In this industry, you can almost guarantee that at some point in time you will experience a crisis- that’s business. While you can’t predict how and when it’s going to happen, you can create a plan that will help you be better prepared when it does. Every situation will be different, but having a set of guidelines is a good starting point to help you through it.
Where do you start? Below are a few of my top tips for making your own plan.
Photo Don Mears Photography
Leave out the emotion
This is certainly easier said than done, but when something happens it’s easy to let our emotions get the best of us and cloud our better judgement. In the heat of the moment you may say something that you can’t take back that will affect your reputation for years to come. Before you react, take a moment to sit down and step away from the situation, whether that means not immediately reacting to a negative review, or asking a trusted colleague or friend for advice. Once you’re able to remove the emotional side of the issue, then respond.
Don’t ignore it
As much as you may want to get rid of any bad reviews that you know are unfair, it’s a bad idea. Social media sites don’t take kindly to businesses that delete their poor reviews, and it can get out to prospective clients that you aren’t honest or trustworthy. Transparency is an absolute must these days, and vital to the success of your business. Instead, take your share of the responsibility and come up with a solution that will satisfy everyone. Not only will that client appreciate it, and will speak volumes to others that read your reviews.
Avoid any he said, she said
Playing the blame game never leads to a positive outcome, and in the end will probably make you look bad to outsiders. It’s easy to take the bait, but after a crisis happens none of it matters anyway. The only thing that does is resolving it as amicably and as quickly as possible.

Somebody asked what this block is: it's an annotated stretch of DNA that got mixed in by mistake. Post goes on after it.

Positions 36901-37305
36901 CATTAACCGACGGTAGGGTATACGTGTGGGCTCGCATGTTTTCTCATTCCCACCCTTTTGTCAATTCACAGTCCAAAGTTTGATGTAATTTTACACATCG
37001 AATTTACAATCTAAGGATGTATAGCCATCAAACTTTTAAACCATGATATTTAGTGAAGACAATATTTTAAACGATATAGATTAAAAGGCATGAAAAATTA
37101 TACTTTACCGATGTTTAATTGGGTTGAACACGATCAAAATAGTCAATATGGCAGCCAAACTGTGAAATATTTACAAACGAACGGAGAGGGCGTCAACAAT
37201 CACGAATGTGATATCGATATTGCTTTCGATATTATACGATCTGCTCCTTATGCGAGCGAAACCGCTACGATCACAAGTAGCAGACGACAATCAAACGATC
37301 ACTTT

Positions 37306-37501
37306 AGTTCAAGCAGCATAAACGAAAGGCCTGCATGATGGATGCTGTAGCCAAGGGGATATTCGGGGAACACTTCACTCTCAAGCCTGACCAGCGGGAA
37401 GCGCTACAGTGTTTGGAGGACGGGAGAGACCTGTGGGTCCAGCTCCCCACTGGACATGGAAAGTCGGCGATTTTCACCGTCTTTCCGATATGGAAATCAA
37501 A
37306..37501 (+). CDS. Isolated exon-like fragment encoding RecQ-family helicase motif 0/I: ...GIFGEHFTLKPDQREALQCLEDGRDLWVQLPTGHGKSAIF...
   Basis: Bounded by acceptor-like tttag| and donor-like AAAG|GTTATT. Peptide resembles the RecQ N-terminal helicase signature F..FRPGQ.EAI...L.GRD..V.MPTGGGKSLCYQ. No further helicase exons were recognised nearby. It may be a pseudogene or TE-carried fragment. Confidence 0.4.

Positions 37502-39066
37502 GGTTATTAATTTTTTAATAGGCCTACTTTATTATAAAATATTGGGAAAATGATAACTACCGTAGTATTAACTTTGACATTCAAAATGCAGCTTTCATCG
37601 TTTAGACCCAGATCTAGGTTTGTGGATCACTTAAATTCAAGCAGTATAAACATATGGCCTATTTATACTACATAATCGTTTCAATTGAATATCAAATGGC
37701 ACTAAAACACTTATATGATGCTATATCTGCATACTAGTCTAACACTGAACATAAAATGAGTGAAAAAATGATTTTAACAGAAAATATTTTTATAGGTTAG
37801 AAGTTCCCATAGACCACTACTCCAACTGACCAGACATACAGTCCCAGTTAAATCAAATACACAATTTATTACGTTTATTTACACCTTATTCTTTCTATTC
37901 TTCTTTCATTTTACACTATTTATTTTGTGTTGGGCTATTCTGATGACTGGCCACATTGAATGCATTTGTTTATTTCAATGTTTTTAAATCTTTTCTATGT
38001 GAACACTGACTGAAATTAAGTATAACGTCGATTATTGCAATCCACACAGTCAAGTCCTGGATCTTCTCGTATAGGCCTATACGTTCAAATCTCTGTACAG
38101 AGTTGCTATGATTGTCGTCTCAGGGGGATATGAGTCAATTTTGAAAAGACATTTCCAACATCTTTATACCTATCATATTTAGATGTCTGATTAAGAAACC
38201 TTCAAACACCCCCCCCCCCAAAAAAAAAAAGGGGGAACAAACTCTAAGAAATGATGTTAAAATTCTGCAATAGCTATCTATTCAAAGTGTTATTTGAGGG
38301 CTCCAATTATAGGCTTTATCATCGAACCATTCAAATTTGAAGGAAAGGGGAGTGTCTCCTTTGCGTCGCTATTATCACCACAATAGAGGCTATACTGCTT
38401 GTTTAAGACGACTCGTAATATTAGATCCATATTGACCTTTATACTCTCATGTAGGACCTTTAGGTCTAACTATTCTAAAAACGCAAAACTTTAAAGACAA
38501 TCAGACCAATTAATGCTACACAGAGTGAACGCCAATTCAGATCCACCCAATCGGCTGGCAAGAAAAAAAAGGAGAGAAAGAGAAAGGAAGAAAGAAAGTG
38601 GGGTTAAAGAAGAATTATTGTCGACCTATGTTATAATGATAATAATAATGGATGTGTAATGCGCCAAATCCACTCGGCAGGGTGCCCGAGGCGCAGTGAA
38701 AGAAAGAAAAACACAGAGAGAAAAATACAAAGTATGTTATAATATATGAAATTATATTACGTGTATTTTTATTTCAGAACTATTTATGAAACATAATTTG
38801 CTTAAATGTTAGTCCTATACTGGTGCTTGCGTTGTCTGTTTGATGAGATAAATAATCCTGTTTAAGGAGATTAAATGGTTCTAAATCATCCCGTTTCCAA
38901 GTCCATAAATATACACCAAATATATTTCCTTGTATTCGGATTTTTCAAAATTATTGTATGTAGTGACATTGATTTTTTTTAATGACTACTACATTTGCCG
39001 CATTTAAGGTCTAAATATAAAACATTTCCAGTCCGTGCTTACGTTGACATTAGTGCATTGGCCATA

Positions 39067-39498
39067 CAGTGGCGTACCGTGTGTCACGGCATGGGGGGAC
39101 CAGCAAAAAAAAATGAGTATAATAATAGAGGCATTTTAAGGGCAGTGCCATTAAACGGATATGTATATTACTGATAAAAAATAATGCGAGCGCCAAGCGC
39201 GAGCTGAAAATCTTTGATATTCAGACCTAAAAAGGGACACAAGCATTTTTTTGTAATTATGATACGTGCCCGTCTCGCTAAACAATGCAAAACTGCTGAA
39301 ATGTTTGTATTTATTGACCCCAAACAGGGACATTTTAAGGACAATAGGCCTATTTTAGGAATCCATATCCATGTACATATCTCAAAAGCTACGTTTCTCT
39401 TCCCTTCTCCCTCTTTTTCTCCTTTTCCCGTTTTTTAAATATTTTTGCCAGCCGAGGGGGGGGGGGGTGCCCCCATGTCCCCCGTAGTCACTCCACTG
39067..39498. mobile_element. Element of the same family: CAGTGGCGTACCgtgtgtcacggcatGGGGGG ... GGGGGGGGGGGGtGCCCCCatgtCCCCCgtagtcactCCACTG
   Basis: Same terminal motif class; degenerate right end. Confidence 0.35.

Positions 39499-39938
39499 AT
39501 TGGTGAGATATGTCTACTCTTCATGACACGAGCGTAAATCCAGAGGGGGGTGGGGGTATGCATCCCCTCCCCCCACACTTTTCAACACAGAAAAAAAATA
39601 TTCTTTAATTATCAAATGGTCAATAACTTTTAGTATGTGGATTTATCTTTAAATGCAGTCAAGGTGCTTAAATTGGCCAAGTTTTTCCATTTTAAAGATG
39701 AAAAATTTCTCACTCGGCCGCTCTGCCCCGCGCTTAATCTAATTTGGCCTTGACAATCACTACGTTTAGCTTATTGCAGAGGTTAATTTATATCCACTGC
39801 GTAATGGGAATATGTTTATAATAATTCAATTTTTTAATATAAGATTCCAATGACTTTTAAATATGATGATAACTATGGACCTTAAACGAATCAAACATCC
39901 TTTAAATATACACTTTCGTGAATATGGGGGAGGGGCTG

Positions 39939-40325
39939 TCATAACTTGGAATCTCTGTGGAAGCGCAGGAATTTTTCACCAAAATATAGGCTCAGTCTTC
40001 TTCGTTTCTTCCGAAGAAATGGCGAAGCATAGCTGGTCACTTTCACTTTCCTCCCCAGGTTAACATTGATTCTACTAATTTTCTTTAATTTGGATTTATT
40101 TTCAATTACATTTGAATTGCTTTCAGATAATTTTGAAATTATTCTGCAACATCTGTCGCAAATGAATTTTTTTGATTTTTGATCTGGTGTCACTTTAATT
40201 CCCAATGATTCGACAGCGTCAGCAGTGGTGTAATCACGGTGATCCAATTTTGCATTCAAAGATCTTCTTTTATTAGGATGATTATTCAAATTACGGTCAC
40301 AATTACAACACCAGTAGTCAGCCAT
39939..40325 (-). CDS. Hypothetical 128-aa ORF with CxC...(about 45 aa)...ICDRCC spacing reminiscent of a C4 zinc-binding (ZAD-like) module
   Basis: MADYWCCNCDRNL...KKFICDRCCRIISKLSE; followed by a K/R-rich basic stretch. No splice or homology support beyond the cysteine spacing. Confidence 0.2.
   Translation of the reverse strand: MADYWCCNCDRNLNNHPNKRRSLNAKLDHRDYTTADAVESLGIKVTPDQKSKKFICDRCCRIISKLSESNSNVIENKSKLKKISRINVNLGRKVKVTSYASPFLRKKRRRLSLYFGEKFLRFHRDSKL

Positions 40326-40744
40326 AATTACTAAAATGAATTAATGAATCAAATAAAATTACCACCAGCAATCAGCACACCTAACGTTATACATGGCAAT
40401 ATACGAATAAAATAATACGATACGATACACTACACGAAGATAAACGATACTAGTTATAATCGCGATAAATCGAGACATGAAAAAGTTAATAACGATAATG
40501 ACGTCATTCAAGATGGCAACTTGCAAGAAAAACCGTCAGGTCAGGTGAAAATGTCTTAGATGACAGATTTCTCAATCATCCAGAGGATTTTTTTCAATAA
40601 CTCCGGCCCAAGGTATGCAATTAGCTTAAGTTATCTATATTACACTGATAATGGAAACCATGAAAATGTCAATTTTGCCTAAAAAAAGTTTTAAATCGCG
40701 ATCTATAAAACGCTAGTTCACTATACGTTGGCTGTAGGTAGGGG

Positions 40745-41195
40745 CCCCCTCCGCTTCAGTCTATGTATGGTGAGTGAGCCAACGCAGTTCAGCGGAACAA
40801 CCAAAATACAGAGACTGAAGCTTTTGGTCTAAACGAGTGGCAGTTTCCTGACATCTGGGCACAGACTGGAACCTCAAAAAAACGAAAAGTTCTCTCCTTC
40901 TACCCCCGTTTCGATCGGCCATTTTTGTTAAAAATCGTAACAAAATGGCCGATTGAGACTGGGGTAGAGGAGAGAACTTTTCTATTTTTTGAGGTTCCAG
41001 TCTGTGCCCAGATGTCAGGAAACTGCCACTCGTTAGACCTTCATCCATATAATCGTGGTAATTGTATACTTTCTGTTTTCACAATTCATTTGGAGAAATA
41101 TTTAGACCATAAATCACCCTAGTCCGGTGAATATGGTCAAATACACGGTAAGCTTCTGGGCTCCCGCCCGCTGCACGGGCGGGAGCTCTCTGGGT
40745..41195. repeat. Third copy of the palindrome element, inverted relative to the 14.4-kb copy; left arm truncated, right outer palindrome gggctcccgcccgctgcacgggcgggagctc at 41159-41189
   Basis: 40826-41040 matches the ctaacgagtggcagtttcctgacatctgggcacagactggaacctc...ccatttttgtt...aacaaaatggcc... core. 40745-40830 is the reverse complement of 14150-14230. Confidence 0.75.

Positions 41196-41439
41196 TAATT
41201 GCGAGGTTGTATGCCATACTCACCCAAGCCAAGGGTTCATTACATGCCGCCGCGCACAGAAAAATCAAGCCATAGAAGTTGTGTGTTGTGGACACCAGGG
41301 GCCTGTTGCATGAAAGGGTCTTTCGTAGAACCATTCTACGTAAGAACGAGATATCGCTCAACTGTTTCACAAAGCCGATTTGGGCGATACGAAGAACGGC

Address the problem internally
After you’ve taken care of damage control with the client, it’s a good idea to look internally at where the breakdown happened. What caused it? Was it preventable? Look at what systems are in place and how they can be changed in the future to avoid another problem. Talk to your staff and let them know what’s going on so that everyone is on the same page for the next event.
The most important thing to remember is not to dwell on it. There is no point in continuing to beat yourself up about it, so after you’ve dealt with it, learn from it and let it go.
Crises happens to everyone, it’s what we take away from it and better ourselves and our company that matters.
Kevin Dennis is the editor of WeddingIQ and the owner of Fantasy Sound Event Services, a full-service event company based in Livermore, California. Dennis is the current chapter president for Silicon Valley NACE, and a previous national president for WIPA.
See Kevin Dennis at # 2018!
Kevin Dennis will present Creating Symbiosis Between Caterers & Venues at 2018. Click here for the session description!
When: Monday, February 19
Time: 1:45 to 2:45